Monday, March 07, 2005 Part Duex

Wow, this is HUGE, considering I was just speaking to someone about the other day. You guys remember, right--the defunct startup that brought junk and cigarettes to NYC residents in under 1/2 a hour. The lazy collegiate 20 year olds and trust fund bebes living it up in Tribeca could finally order ice cream to their door instead of getting off their ass. Only in America, right?
The Return of Kozmo:

Need further proof the Internet boom is back, baby? How about the return of Kozmo, er, Urban Fetch, er...! From the website: "MaxDelivery allows you to buy all of the things you need every day, from food to drug store items to DVD rentals, and get them brought to your door in under an hour! GUARANTEED." Huh, whatta concept. Beta service starts March 15...
We're taking bets from our readers to see how long will last. I'm personally not crazy about the name--too plain. Anyways, we did a bearish story on when Catablast! first launched in October, so we'll reprint that here.
First Published on Catablast, Oct 15, 2004

Well, we knew trouble was headed in the company's direction when they couldn't get the utility bills paid on time. Or when the payroll procedure was out of whack. All this, of course, while, the subject of this mockumentary, dodged phone calls from some of the world's top investment banks and lead the investment community to think that a tenuous relationship with the Internet was all it took to catapult these companies to nose-bleed market capitalizations.

In "e-dreams" (DVD, directed by Joseph Park, 2002), we are taken on a roller coaster ride through two entrepreneurs vision and its contrapuntal relationship with the grim realities of corporate America. At one point in the film, one of KoZMO.COM'S co founders bemoans the fact that senior talent had to be recruited to help the fledgling Welcome to the party, my friend. Early 2000 saw over 2 trillion dollars of company and investor money wiped out. is imbricated in the middle of all this, transforming from a ten employee squad operating out of a decrepit Manhattan warehouse to a 1,100 man arsenal covering ten major US cities. At its acme, the company was able to collect 280 miilion dollars in VC money and form a strategic alliance with Starbuck's, which was in and of itself an incredible business concept that was strategically misfired.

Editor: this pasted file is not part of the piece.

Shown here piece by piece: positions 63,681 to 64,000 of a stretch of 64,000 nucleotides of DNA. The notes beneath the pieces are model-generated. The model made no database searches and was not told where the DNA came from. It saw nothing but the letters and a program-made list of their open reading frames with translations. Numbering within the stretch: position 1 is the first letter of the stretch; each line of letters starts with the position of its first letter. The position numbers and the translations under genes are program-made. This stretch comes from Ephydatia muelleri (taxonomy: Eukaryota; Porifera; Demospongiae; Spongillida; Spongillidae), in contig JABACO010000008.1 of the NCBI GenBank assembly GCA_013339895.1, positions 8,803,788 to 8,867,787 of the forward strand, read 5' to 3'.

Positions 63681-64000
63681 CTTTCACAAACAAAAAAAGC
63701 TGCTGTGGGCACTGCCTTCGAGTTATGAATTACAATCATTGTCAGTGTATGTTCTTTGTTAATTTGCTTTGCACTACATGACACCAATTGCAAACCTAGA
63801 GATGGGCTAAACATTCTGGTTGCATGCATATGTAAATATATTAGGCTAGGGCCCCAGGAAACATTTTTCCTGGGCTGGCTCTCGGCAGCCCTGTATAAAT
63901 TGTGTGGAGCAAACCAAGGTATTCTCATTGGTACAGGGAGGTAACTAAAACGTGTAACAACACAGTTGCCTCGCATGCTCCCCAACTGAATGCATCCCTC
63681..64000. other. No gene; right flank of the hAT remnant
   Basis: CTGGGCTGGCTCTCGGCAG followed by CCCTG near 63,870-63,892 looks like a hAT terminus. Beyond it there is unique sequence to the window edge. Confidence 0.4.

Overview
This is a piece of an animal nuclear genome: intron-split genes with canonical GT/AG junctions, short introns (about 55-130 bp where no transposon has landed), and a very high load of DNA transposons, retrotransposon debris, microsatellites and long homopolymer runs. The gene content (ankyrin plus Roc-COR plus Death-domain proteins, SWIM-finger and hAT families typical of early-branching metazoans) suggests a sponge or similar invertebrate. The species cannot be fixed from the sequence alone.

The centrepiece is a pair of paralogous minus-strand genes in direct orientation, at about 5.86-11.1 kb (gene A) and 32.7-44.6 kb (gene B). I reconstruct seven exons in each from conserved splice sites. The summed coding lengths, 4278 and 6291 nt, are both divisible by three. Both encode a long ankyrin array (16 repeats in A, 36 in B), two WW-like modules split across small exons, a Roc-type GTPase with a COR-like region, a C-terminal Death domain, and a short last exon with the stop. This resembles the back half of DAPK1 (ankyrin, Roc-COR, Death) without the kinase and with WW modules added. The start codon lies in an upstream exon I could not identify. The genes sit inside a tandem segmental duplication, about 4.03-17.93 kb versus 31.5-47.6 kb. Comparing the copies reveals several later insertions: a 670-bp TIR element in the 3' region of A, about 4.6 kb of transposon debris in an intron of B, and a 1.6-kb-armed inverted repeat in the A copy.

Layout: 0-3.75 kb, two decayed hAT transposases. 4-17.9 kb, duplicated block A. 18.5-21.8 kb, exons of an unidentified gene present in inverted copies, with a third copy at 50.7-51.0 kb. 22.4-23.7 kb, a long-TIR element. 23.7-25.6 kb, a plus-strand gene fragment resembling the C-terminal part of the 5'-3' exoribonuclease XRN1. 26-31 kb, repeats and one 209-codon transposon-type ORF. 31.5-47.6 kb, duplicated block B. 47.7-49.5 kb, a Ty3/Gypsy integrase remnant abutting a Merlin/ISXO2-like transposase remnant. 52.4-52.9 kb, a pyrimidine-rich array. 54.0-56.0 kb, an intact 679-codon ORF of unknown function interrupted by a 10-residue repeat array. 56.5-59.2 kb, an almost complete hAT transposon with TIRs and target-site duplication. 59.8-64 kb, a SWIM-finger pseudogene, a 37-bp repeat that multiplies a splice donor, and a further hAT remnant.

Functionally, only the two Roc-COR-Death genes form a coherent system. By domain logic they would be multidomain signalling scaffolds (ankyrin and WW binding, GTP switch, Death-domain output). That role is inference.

In the end, sadly, was out the door as fast as the Seinfield character that spawned its name. In 2001, all the remaining employees were laid off, the 2 founders headed off to get their MBAs, and company assets were liquidated. Yes, even the orange fleeces had to go. Ultimately, the story about CEO hubris, contingency plans M.I.A., and IPO fever, e dreams reminds us of how ludicrous the Internet company craze was to begin with. At the end of the day, profits are what matter most. Not just strong PR.

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